Achondroplasia- a new word in my vocabulary.


October is dwarfism awareness month. That time of year when people within the dwarfism community seek to educate their friends and community-mainly through online media posts. The picture below is my son, Samuel, and his dog Hamish. You may have spotted Hamish in edition two of Strong and Mighty Max.

Photo by Fabio De Paola for The Guardian newspaper


Nine years ago I learnt a new word in my vocabulary. My knowledge of dwarfism prior to my son being born was virtually nil. I had never even heard of the word achondroplaisa, the most common form of dwarfism. How quickly that word became familiar and part of my vocabulary as I sought to learn as much as possible about my son’s medical condition.

I have loved Samuel from the moment he was conceived. He has restricted growth in his arms and legs. Apart from that physical difference he is like any other nine year old child. He does of course stand out in the crowd amongst his peers because of his restricted growth. People can react to his difference by staring and pointing and sometimes questioning his age. Samuel can share better than I can about the challenges he faces. Perhaps his biggest challenge is other people’s ignorance or thoughtlessness in the way they can sometimes relate to him. I am reminded all the time why I wrote Strong and Mighty Max, once people understand more about his condition people are generally very accepting and kind.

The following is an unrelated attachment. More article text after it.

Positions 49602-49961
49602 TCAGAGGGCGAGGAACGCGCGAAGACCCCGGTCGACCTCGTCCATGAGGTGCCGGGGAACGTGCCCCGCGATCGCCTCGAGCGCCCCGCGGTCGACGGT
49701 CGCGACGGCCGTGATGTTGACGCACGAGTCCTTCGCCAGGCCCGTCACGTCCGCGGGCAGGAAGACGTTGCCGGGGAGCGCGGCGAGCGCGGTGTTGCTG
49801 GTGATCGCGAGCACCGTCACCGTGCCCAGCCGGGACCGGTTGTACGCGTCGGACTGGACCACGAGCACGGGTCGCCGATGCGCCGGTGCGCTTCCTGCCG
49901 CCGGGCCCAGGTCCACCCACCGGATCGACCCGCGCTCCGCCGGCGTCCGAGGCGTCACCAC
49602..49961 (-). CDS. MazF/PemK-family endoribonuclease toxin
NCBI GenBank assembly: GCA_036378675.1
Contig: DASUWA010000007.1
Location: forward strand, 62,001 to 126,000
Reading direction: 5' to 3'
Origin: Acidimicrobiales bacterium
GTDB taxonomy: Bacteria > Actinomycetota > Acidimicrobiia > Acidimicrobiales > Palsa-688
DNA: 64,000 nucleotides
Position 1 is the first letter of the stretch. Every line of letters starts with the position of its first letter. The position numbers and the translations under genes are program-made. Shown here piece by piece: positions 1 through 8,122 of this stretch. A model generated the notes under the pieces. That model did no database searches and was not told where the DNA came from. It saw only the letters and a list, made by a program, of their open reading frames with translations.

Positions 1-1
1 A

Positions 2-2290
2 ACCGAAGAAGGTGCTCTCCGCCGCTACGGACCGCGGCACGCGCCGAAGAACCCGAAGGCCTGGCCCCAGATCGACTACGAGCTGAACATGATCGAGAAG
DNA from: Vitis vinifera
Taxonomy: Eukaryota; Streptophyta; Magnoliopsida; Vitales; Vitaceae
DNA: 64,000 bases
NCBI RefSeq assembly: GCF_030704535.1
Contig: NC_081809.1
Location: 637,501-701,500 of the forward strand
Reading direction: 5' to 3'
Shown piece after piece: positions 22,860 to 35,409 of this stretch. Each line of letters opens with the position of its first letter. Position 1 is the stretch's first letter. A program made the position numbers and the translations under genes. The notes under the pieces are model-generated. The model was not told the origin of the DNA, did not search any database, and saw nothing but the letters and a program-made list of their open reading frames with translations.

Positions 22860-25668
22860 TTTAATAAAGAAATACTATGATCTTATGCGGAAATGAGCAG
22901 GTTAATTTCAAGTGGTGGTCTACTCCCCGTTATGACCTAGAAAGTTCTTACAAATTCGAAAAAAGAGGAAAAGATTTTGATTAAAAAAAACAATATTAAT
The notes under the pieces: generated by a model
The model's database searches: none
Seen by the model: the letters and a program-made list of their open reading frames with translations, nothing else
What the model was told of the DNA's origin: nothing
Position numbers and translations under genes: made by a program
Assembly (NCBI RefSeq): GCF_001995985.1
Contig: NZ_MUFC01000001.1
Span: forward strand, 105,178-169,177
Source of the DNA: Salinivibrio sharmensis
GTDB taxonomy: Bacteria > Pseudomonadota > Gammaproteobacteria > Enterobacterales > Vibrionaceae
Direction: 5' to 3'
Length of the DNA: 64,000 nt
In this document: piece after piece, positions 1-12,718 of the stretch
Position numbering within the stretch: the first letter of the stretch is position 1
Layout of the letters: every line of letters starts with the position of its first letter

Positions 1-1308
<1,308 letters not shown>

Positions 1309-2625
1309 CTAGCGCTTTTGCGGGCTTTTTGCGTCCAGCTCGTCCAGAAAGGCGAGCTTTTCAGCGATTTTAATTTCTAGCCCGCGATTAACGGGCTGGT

I often under play the medical challenges people with achondroplasia face, not because I am in denial, but because our life experience so far has been without complication. However some children with dwarfism face physical complications which impact mobility, including bowing of legs, spinal stenosis and fluid on the brain. Respiratory complications, sleep apnoea can also be problematic for children born with achondroplasia. Some children have experienced multiple operations by the time they are nine years old. Thankfully that has not been the case for my son.

In adulthood complications can present themselves as people with dwarfism can face further complications. People forget at times that dwarfism is a registered disability. As a family we have never seen our son as disabled, we try not to treat him any differently to his three siblings. We have never focused on the things he can’t do, and have encouraged him that he can do most things if he is willing to give them a try.


Medical research around dwarfism has been in the news a lot recently as a medical trial which my son is on has recently published their phase three results in the Lancet. This is all very early days but we are hopeful that one day there will be non invasive therapies that can improve the quality of life and health of children impacted by dwarfism. Not all families will choose these therapies and there is some division amongst people within the restricted growth community on this issue. Samuel himself with the support of us as his parents has decided to be part of this research that hopefully one day will benefit his children or grandchildren. We are proud of Samuel’s courage- time will tell how successful this treatment is.


If there is anything I would like you to learn this month as a take-away for #dwarfismawareness- it is: to treat people with kindness. Respect one another and make the daily choice to be kind with your eyes and the way you speak. Be aware that your words have power to build someone up or bring someone down. Also remember you may never fully understand what it is like to walk in someone else’s shoes. We all have different life experiences which dictate how we see the world, but regardless of those differences we can unite through choosing to be kind.

Any Book orders in the month of October, only through this website will be eligible to Buy one Get One Free

Kristina Gray, Samuel Gray and Hamish Gray.
Photo by Fabio De Paola, featured in The Guardian, G2, Monday 28 September 2020.